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This special issue is devoted to the English Reformations and current historiography. The title intentionally pluralizes the traditionally singular noun Reformation to signify a scope that includes both the early Reformation (through to 1547) and continuing senses of reformation through to the later seventeenth century. But the plural also encourages investigation of what has seemed a mistaken homogenization of the religious and political processes involved at all stages of "the Reformation." The articles in this issue look at the grand narratives into which the minute particulars of historical processes are perceived, interpreted, and occluded. They also carefully attend to the place of theology and its diverse traditions in these processes together with its relations to the political imaginary and practices driving what Eamon Duffy memorably calls "the stripping of the altars." © 2010 by Duke University Press.
Published Version (Please cite this version)10.1215/10829636-2010-001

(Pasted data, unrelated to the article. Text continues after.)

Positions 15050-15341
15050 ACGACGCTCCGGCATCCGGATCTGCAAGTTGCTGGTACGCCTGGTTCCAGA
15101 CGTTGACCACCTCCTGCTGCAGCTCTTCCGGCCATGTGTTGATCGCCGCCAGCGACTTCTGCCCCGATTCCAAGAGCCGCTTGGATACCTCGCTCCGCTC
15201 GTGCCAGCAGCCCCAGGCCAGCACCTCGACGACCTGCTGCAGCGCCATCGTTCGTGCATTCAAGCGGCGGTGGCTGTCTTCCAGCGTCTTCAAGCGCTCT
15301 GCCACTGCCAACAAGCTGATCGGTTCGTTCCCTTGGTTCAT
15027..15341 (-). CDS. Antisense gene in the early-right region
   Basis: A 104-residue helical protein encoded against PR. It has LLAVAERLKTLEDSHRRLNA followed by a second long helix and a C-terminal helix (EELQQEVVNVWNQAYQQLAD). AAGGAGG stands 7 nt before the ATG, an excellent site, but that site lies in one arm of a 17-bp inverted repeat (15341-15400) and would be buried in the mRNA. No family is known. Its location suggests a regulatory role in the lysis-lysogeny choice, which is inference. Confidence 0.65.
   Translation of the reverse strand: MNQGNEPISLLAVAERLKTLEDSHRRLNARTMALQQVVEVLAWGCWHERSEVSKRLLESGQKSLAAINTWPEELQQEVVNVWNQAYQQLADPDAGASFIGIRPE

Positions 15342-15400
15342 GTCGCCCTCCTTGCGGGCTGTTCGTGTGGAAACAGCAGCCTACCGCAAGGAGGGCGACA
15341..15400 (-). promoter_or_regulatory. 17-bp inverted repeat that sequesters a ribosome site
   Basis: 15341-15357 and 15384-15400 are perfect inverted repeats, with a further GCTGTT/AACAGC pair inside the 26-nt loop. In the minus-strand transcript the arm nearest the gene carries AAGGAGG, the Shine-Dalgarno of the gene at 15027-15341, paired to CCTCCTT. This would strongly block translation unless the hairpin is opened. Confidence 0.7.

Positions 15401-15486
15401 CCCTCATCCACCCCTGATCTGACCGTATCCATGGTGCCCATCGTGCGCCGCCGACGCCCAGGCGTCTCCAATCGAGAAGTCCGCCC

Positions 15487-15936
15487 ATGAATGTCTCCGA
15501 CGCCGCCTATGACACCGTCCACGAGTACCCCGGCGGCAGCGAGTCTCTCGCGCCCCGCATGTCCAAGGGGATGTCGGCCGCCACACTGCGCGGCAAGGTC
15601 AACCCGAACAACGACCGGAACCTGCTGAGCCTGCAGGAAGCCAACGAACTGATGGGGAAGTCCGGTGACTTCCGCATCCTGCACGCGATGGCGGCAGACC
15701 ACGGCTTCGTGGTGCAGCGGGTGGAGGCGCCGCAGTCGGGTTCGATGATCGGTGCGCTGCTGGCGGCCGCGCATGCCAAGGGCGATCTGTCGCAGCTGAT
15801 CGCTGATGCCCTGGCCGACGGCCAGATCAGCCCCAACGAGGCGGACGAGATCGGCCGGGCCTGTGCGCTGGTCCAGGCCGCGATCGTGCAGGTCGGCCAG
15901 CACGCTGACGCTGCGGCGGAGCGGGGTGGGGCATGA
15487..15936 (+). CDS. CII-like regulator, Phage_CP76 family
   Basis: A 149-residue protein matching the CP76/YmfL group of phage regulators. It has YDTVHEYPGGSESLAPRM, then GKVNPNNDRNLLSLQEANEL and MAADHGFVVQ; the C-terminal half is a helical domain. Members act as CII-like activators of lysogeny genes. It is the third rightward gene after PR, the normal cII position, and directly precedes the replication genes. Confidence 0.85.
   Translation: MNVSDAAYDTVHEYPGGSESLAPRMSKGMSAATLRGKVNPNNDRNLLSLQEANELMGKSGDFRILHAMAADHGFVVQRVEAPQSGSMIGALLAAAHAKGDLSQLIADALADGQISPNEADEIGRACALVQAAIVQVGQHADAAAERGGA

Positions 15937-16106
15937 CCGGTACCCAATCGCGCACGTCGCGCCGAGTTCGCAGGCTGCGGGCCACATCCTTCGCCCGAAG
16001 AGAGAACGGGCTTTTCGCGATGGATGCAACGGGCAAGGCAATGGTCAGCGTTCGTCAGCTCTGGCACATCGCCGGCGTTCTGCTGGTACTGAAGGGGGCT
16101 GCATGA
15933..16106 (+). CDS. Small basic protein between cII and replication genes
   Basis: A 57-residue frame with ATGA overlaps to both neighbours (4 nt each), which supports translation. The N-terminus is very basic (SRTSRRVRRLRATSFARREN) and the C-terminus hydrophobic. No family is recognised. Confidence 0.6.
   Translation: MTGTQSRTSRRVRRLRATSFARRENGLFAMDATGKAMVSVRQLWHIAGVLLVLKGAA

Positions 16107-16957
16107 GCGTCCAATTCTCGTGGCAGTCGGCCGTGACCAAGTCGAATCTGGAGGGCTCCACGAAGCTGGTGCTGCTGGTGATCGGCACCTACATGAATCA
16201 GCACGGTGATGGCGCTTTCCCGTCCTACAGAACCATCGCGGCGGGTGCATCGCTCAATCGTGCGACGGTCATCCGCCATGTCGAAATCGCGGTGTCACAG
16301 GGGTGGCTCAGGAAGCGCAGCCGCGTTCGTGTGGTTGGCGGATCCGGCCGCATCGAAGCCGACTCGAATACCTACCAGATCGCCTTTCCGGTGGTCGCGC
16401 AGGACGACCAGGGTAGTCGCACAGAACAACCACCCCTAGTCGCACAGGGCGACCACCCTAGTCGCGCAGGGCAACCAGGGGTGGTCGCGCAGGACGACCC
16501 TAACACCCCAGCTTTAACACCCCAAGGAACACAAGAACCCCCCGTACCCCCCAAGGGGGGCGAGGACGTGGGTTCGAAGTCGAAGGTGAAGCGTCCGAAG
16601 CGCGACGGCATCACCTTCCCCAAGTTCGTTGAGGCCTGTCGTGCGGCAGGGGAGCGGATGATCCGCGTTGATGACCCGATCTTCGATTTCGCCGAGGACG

Publication InfoAers, D; & Smith, N (2010). English reformations. Journal of Medieval and Early Modern Studies, 40(3). pp. 425-438. 10.1215/10829636-2010-001. Retrieved from https://hdl.handle.net/10161/4416.
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James B. Duke Professor of English
David Aers works especially on medieval and early modern literature, theology, ecclesiology and politics in England. His publications range from studies of Augustine to studies of early 19th century writing and culture. Publications include: Piers Plowman and Christian Allegory (Arnold 1975); Chaucer, Langland and the Creative Imagination (Routledge, 1980); Literature, Language and Society in England, 1580-1680, written with Bob Hodge and Gunther Kress (Barnes and Noble, 1980); Chaucer (